Wherever you go in Portugal you are likely to come across pão de ló, whether it’s in the window of a pastelaria (cake and pastry shop) or on a market stall. It is a cake that appears at most Portuguese celebrations, particularly at Christmas and Easter. Pão de ló is a light and fluffy fat-free sponge cake made with three ingredients: sugar, flour and eggs – lots of eggs! As with many Portuguese cakes and desserts the recipe is said to have originated in the convents where the nuns had lots of egg yolks left over after using the whites to starch their habits and naturally there are lots of regional variations to the recipe. The standard recipe for pão de ló uses six eggs and six egg yolks. Air is added to the mixture by whisking the eggs and sugar until it has doubled in size (Chef Nuno Mendes suggests whisking the mixture for 20 minutes!). The flour is then gently folded in and the mixture is poured into a cake tin lined with greased greaseproof paper, high at the sides to allow for the cake to rise. Traditionally the cake is cooked in a fluted cake tin (which gives it a hole in the middle), however, this is not essential and many recipes, including one from Nuno Mendes, use a normal round cake tin. It is not the prettiest of cakes, as it rises up very high during cooking and then deflates as it cools down, giving it a wrinkled and cracked appearance, but that is part of the charm. After it is cooked it should be crisp on top and slightly moist inside. The taste reminds me of the Italian savoiardi biscuits (ladyfingers) that are used to make tiramisu and, like those biscuits, pão de ló can be used as a base for other desserts but often it is served on its own with a cup of coffee or tea or even a glass of port.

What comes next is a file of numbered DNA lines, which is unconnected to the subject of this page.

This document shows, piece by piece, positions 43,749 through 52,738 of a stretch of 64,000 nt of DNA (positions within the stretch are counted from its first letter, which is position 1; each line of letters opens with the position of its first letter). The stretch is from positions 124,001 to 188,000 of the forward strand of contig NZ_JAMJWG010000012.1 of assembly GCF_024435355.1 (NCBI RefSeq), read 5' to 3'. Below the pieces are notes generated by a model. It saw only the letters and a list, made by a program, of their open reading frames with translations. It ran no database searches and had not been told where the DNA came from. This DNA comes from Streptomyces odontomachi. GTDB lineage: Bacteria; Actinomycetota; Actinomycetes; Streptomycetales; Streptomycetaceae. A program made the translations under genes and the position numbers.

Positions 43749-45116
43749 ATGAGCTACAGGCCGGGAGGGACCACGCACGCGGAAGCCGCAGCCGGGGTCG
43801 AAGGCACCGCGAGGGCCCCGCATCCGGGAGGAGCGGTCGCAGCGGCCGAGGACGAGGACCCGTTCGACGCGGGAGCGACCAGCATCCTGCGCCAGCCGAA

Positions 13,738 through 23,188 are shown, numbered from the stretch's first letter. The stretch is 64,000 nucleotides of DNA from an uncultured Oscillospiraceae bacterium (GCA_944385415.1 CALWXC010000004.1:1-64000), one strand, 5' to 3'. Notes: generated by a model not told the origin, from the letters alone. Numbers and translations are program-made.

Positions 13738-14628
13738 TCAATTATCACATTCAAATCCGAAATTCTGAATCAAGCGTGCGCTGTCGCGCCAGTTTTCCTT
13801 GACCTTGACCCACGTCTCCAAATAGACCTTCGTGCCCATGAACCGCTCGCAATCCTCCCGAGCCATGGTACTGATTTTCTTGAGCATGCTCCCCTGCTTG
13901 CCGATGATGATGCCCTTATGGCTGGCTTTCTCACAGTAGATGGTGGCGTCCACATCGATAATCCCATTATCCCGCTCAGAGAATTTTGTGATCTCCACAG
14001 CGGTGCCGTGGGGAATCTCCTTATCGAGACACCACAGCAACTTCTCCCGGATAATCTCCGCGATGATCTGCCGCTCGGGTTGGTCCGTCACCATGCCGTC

As it is Easter I have decided to make a chocolate pão de ló in celebration of the season. Feliz Páscoa!